For the first time a Canadian satellite has been launched by China. Kepler Communications, a Toronto based startup, had its first satellite launched today as secondary payload on a Long March 11 rocket. Canadian satellites have previously flown on American, Russian and Indian launch vehicles.
This was the third launch of China’s Long March 11 (CZ-11), a four stage solid-propellant rocket reportedly derived from a Chinese ICBM. The primary payloads were two remote sensing satellites for China, Jilin-1 07 and Jilin-1 08, along with several secondary CubeSat’s from China and Kepler’s Communications 3U CubeSat.
Prior to the launch SpaceQ contacted Kepler Communications CEO, Mina Mitry, to confirm if their satellite was scheduled to launch on the Chinese launch vehicle. Mitry would not confirm the launch saying “at this time we’re not commenting on our launches to protect our commercial interests.” SpaceQ could not confirm from any reliable sources whether the satellite was indeed manifested on the Long March 11 mission. China does not publish much information prior to a launch and generally only releases video after the launch has been deemed a success.
SpaceQ had learned that Kepler signed a launch contract with the China Great Wall Industry Corporation (CGWIC) last summer for a launch on a Long March 11, which at the time was originally scheduled for November of 2017. However, Kepler would not confirm the launch contract.
Kepler has yet to confirm to SpaceQ it was a customer on today’s China’s Long March 11 launch, however CGWIC released a statement confirming that they had indeed launched Kepler’s satellite.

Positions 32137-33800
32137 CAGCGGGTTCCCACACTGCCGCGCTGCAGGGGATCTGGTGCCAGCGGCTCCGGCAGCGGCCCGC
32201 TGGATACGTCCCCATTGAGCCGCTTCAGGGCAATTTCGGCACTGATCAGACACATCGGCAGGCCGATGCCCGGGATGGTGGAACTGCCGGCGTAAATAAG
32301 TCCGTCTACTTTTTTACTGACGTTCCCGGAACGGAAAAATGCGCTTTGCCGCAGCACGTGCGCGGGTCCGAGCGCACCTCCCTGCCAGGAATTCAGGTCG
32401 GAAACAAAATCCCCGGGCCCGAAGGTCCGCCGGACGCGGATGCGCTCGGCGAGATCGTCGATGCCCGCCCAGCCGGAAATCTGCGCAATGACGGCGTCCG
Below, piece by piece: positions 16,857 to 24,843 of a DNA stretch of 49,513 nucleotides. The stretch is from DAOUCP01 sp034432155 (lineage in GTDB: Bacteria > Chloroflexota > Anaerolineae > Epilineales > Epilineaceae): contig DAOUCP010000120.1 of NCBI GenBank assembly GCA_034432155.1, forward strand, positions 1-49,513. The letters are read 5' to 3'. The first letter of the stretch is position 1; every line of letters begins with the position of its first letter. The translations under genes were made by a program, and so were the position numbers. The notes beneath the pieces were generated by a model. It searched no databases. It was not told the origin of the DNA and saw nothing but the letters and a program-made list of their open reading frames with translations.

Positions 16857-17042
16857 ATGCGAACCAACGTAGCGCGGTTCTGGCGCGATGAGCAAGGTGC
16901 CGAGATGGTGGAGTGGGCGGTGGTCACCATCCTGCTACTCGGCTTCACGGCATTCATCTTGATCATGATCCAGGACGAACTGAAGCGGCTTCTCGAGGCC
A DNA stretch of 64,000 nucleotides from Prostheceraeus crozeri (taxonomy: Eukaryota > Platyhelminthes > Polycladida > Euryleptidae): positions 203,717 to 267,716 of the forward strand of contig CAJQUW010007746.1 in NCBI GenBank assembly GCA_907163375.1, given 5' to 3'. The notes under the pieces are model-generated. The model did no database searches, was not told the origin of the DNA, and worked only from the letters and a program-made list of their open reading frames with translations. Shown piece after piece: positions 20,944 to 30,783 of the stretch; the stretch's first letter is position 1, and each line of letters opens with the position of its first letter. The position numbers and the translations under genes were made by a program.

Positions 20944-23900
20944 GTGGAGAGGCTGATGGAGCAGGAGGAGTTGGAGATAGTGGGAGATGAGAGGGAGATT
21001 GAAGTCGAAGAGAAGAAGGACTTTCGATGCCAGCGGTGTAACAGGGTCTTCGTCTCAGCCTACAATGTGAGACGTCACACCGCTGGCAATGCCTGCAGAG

Unlike its previous launch contract for a launch on a future Indian PSLV rocket, Kepler did not announce the contract with CGWIC. Kepler reportedly used Innovative Space Logistics of the Netherlands to broker the launch.
Clyde Space of Scotland had been contracted to build Kepler’s first two satellites.
Kepler did inform SpaceQ its second satellite will be launched in the second half of this year.
Kepler Waits for the FCC
While Kepler is celebrating the launch of its first satellite, it still has hurdles to clear before its constellation of satellites is providing customers with its services. That includes getting its spectrum license approved by the U.S. Federal Communications Commission (FCC).
Kepler met with the FCC on December 4, 2017 to discuss its application. Kepler noted that ISED had granted Kepler a license for its full constellation and that Kepler’s launch was imminent “in the coming weeks”. Kepler also informed the FCC “that its earth stations are on schedule to be operational within the coming weeks and that the system should be ready for commercial operation in the first quarter of 2018.”
Kepler is still waiting on the FCC’s decision.
China Wants More International Customers
In recent years China has become more aggressive in trying to capture a portion of the international commercial launch market. On January 2nd the China Aerospace Science and Technology Corporation announced that China plans on conducting 40 or more launches this year, almost doubling its best year in 2016 when they attempted 22 launches. Several of those launches will include foreign satellites.
China has already completed four launches this year.
With the door seemingly open for Canadian satellites to launch on Chinese launch vehicles, it probably won’t be long before another Canadian company signs up to launch with China.